The Oracle Linux images can be managed by either SSHing into the Linux VM or using the Oracle EM Express GUI Tool. When it comes to scaling Oracle instances horizontally using Oracle RAC, it is not supported natively but there are third-party tools in the Azure Marketplace that are certified by Azure for this purpose. Having said that, technologies such as Data Guard, Active Data Guard, and Golden Gate can be used to architect HA and DR solutions. For HA purposes, replication can be set up using the various Data Guard protection modes to replicate between a primary database in a virtual machine to a secondary database in another virtual machine. It is recommended to keep these VMs in the same virtual network and their availability set so that they are placed in different fault and upgrade domains. In this way, the database copies are protected against scheduled maintenance and unscheduled downtime.
This use case can be extrapolated further to a DR scenario where the replication happens between databases in two different regions and the virtual machine instances are connected through a VPN Gateway. These can even be implemented for hybrid scenarios where the cloud instance is treated as a DR instance or vice versa. Unlike Active Guard, Golden Gate allows bidirectional replication, thus allowing an active-active architecture. Oracle databases in Azure can also be backed up via RMAN and using application-consistent Azure Backup.
Added Value and Advantages of Cloud Volumes ONTAP
Cloud Volumes ONTAP for AWS storage or Azure storage offers additional benefits for running Oracle databases in the cloud that users just can’t get using the public cloud alone. It provides data protection and availability, which in turn translates to zero RPO and minimal RTO using a high availability mode option. With this setup, two different Cloud Volumes ONTAP nodes can be hosted in different Availability Zones. This provides an alternate option to Oracle Data Guard, although the Data Guard protection modes also integrate seamlessly with Cloud Volumes ONTAP.
Using Cloud Volumes ONTAP’s data efficiency features such as compression, inline data compaction, and deduplication can result in significant cost savings especially as data change rates in Oracle can increase rapidly. Further space management can be achieved especially in space consumed by snapshot copies by using volume-autogrow and snapshot-autodelete policies. This can prevent the failure of Oracle databases because of a lack of free space during operations like datafile extension. The data tiering feature provides further cost savings and significant performance improvement during snapshot and restore operations.
Another great feature leveraged by Cloud Volumes ONTAP is FlexClone® technology, which can significantly simplify your DevOps processes. One of the most common use cases in DevOps is to have a staging environment where tests are performed and then pushed to production. In a normal DevOps lifecycle, this would entail creating a copy of the production which can span several TBs using tools like GoldenGate or Oracle DataPump. FlexClone allows you to create instantaneous clone volumes, which is a writable layer on top of a snapshot that only consumes space for data that is changed, not for the full copy.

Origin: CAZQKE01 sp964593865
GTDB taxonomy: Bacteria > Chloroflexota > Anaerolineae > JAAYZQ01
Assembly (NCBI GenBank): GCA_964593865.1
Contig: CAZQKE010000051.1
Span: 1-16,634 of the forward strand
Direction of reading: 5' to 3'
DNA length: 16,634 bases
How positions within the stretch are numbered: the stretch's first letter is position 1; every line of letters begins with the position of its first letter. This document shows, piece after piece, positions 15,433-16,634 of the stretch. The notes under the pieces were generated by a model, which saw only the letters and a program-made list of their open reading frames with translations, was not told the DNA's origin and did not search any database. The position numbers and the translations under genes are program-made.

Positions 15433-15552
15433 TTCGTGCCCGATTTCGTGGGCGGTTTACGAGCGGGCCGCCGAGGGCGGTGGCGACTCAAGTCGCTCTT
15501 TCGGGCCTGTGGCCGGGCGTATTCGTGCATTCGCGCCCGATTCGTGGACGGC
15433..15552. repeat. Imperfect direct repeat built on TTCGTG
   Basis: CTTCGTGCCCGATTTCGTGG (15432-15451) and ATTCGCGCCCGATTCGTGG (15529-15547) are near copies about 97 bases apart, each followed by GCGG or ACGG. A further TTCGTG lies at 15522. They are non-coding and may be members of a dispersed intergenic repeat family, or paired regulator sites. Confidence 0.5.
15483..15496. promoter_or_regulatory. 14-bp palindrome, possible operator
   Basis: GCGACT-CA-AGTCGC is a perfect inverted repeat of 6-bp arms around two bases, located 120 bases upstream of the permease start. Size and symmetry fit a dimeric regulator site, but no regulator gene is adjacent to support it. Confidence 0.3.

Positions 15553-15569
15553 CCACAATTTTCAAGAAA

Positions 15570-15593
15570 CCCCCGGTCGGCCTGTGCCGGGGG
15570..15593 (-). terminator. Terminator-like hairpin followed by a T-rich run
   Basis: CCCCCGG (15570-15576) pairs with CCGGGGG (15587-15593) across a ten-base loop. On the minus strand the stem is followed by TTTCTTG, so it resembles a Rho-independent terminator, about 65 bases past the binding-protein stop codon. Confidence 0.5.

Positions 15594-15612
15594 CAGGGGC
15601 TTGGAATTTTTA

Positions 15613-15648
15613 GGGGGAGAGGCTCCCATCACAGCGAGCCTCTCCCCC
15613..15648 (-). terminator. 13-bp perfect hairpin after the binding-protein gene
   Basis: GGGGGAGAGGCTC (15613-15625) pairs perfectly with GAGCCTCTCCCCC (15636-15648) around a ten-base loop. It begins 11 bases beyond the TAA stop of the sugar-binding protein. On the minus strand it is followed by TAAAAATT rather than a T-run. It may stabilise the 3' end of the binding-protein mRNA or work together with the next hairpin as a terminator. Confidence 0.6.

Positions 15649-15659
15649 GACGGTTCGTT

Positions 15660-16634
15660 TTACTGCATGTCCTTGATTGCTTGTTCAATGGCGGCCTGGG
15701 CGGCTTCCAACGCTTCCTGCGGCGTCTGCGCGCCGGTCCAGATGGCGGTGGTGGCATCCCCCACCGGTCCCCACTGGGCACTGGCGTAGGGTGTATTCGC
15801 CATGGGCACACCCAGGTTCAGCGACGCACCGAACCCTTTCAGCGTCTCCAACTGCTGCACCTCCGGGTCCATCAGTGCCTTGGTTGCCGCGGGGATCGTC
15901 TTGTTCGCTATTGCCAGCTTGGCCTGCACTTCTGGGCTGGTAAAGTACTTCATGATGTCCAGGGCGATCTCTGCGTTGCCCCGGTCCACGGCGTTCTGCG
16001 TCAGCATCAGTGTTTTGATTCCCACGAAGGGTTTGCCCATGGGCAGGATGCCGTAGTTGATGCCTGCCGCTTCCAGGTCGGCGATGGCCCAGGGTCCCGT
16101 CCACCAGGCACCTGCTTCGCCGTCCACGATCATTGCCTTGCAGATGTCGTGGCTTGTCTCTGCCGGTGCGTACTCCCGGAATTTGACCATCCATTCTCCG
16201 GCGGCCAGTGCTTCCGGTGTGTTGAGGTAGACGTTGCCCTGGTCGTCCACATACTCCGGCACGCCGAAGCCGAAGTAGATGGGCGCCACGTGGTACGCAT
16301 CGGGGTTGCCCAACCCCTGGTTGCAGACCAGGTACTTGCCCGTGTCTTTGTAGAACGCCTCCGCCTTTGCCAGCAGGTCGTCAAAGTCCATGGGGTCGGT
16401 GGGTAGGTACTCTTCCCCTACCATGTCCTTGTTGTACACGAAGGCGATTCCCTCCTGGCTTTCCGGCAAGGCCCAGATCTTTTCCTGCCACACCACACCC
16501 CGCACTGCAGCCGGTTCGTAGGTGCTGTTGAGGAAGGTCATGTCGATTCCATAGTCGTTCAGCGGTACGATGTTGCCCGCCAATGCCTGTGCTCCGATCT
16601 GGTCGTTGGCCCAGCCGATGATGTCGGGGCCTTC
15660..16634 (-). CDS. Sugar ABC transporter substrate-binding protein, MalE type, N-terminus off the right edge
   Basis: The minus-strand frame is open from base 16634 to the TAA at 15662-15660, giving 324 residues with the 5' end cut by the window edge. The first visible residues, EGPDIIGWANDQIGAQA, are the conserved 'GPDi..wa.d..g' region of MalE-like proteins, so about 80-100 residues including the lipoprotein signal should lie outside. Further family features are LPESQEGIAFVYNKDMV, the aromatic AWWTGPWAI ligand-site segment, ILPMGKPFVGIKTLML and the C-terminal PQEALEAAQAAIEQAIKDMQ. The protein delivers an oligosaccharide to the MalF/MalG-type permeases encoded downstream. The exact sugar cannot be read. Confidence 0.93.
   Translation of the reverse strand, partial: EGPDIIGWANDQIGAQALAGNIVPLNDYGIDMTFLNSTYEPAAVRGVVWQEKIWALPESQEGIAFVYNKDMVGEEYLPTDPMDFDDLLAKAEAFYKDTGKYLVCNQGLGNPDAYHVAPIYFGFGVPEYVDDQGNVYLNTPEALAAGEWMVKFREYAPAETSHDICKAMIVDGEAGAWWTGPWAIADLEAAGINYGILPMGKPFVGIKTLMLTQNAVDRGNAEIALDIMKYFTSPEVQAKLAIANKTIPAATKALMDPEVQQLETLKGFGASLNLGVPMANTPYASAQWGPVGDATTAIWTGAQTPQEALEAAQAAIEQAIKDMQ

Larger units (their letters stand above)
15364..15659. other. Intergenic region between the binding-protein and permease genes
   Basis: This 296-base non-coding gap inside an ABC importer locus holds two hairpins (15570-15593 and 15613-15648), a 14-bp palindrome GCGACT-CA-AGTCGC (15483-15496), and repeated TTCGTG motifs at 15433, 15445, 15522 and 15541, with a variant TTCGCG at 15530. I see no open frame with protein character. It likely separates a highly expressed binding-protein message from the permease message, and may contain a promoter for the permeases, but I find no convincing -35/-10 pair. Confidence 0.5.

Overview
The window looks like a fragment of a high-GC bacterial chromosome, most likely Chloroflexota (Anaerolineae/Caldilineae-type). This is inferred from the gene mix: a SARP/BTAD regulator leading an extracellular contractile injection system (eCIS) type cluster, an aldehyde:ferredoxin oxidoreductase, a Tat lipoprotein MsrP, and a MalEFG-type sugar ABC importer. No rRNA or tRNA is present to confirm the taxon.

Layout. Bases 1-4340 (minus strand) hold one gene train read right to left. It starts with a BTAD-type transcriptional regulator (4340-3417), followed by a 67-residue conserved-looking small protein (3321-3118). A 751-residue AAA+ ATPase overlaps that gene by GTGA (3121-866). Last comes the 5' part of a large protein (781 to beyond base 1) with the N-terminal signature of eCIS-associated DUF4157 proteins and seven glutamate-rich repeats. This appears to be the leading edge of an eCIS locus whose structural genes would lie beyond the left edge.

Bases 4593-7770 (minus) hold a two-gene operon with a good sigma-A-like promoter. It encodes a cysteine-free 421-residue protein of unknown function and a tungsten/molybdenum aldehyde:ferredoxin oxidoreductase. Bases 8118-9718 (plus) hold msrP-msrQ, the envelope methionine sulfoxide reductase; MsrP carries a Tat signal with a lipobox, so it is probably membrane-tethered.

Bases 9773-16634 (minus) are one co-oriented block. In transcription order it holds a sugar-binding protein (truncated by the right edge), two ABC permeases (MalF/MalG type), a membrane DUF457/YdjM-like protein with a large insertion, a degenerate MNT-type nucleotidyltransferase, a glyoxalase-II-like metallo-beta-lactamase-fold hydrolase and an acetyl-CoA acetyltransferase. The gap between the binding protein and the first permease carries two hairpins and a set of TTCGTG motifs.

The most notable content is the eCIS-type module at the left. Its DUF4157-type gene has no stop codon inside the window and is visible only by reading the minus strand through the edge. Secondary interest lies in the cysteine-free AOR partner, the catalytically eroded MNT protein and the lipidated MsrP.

While both Azure and AWS provide proprietary data migration options with AWS Database Migration Service and Azure Data Factory, NetApp offers SnapMirror® data replication, which can easily migrate data from on-premises NetApp arrays into the cloud. There is also Cloud Sync, which can migrate from disparate platforms such as on-premises NFS shares or Amazon S3 buckets. These solutions provide easy-to-use, cost-effective, and highly performant alternatives.
Running an Oracle database in the cloud provides cost savings, durability, availability, and scalability options without any significant investment in equipment and hardware. While Oracle itself has begun offering Oracle cloud services with the new Oracle Cloud Platform, for the most part, Azure and AWS still dominate the cloud database market. To take advantage of either of these options, you have to ensure you understand the nuances such as RAC support, DBaaS limitations, and licensing terms before you make the jump. As we’ve seen in this installment of our series on cloud databases, Cloud Volumes ONTAP can help you do that.
For more in our series on cloud databases check out the previous entries on database challenges, SQL, and the next part which will focus on NoSQL databases.